GI Cancer

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What is GI Cancer?

Gastro-Intestinal (GI) cancer is a term for the group of cancers that affect the digestive system. This includes cancers of the oesophagus, gallbladder & biliary tract, liver, pancreas, stomach, small intestine, bowel (large intestine or colon and rectum), and anus.
GI cancers do not discriminate between men and women.
Stomach cancer is characterized by a growth of cancerous cells within the lining of the stomach. Also called gastric cancer, this type of cancer is difficult to diagnose because most people typically don’t show symptoms in the earlier stages.
While stomach cancer is relatively rare compared to other types of cancer, one of the biggest dangers of this disease is the difficulty of diagnosing it. Since stomach cancer usually doesn’t cause any early symptoms, it often goes undiagnosed until after it spreads to other parts of the body. This makes it more difficult to treat.

What causes GI Cancer?
Inflammation in your gut called gastritis, a certain type of long-lasting anaemia called pernicious anaemia, and growths in your stomach called polyps also can make you more likely to get cancer.
Other things that seem to play a role in raising the risk include:

  • Smoking
  • Being overweight or obese
  • A diet high in smoked, pickled, or salty foods
  • Stomach surgery for an ulcer
  • Type-A blood
  • Epstein-Barr virus infection
  • Certain genes
  • Working in coal, metal, timber, or rubber industries
  • Exposure to asbestos

Symptoms of Stomach Cancer
Some of the most common symptoms of advanced stomach cancer are:

  • nausea and vomiting
  • frequent heartburn
  • loss of appetite sometimes accompanied by sudden weight loss
  • constant bloating
  • early satiety (feeling full after eating only a small amount)
  • bloody stools
  • jaundice
  • excessive fatigue
  • stomach pain, which may be worse after meals

Cost of GI Cancer treatment in India is 8550 USD

Success Rate
The success rate of GI Cancer is 90-95%.

What are the diagnostic methods of GI Cancer?

  • Blood tests to look for signs of cancer in your body.
  • Upper endoscopy- the doctor will put a thin, flexible tube with a small camera down your throat to look into your stomach.
  • Upper GI series test - You’ll drink a chalky liquid with a substance called barium. The fluid coats your stomach and makes it show up more clearly on X-rays.
  • CT scan- is a powerful X-ray that makes detailed pictures of the inside of your body.
  • Biopsy- the doctor takes a small piece of tissue from your stomach to look at under a microscope for signs of cancer cells. He might do this during an endoscopy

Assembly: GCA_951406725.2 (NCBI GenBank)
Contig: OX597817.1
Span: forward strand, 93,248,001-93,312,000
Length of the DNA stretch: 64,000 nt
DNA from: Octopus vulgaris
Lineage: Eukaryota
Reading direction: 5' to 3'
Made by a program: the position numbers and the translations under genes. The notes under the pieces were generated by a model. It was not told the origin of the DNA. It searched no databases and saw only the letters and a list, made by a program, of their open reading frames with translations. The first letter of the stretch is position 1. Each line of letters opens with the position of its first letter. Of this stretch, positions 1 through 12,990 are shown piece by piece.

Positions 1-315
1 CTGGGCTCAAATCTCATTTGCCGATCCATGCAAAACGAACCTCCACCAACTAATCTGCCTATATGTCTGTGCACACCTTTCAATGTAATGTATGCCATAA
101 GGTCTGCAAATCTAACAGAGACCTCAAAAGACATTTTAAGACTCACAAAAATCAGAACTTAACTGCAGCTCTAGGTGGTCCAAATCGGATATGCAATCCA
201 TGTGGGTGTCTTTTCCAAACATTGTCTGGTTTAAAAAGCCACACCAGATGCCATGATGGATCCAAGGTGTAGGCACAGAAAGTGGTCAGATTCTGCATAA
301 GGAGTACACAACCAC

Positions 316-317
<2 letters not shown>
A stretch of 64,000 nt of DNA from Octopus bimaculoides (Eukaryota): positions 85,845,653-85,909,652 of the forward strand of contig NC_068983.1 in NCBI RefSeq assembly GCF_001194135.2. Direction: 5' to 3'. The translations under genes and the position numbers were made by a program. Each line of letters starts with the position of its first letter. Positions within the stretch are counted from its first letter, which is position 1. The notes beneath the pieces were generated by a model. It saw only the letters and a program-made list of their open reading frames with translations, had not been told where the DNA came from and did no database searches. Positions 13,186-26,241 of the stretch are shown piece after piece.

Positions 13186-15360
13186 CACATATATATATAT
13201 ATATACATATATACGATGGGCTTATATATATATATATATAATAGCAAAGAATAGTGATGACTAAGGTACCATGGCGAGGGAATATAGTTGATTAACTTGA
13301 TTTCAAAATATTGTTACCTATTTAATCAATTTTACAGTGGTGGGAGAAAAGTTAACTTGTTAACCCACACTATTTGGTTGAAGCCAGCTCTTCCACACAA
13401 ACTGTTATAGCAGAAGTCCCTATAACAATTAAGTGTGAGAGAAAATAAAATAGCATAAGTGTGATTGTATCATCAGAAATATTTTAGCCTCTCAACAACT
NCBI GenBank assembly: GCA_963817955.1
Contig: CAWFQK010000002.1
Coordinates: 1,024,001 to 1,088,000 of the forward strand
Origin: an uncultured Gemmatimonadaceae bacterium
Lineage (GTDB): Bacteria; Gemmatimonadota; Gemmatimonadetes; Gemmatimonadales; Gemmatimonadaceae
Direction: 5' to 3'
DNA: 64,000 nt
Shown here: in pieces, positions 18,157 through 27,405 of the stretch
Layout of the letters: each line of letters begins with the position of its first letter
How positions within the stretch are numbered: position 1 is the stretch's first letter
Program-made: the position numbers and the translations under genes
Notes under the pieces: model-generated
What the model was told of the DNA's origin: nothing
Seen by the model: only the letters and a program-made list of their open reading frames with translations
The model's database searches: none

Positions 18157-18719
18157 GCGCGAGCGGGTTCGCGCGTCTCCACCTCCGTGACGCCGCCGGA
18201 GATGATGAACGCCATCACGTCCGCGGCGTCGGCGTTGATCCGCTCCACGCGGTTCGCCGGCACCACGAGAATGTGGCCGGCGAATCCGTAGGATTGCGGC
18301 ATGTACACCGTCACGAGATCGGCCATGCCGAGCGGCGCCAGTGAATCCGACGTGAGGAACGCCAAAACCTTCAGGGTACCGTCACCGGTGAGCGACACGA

Treatment for GI Cancer
Treatment for stomach cancer depends on several factors, including the severity of the cancer and the individual's overall health and preferences.
Treatments may include surgery, chemotherapy, radiation therapy, medications, and taking part in clinical trials.

Radiation therapy
In radiation therapy, energy rays are used to target and kill cancerous cells. This type of therapy is not commonly used to treat stomach cancer because of the risk of harming other nearby organs. However, if the cancer is advanced or causing serious symptoms, such as bleeding or severe pain, radiation therapy is an option.
Neoadjuvant radiation
Neoadjuvant radiation refers to the use of radiation therapy before surgery to make the tumours smaller, so that they can be removed more easily.

Adjuvant radiation
Adjuvant radiation is radiation therapy used after surgery. The aim is to kill off any remaining cancer cells around the stomach.
People may experience indigestion, nausea, vomiting, and diarrhoea as a result of undergoing radiation therapy.

Chemotherapy is a specialist treatment that uses drugs to stop rapidly-growing cancer cells from dividing and multiplying. These drugs are known as cytotoxic medicines. The medication travels throughout the patient's body and attacks cancer cells at the primary site of the cancer and any other regions it has metastasized to.

Neoadjuvant chemotherapy
Neoadjuvant chemotherapy is administered before surgery to shrink the tumour so that it can be removed more easily.

Adjuvant chemotherapy
Adjuvant chemotherapy is administered after surgery to destroy any cancerous cells that may be left behind. Chemotherapy may be the preferred treatment modality for certain types of gastric cancer, including gastrointestinal stromal tumours and gastric lymphoma.

Targeted medications
Examples of targeted medications include Sutent (sunitinib) and Gleevec (imatinib), which attack specific types of abnormalities in cancerous cells for people with gastrointestinal stromal tumours.

Clinical trials
These are experimental therapies which may be trying out new drugs or using existing therapies in novel ways. Patients may want to take part in some of the latest treatments. It is important to remember that clinical trials are experimental and in no way guarantee a cure for stomach cancer.

Preventing stomach cancer
Stomach cancer alone can’t be prevented. However, you can lower your risk of developing cancers by:

  • maintaining a healthy weight
  • eating a balanced, low-fat diet
  • quitting smoking
  • exercising regularly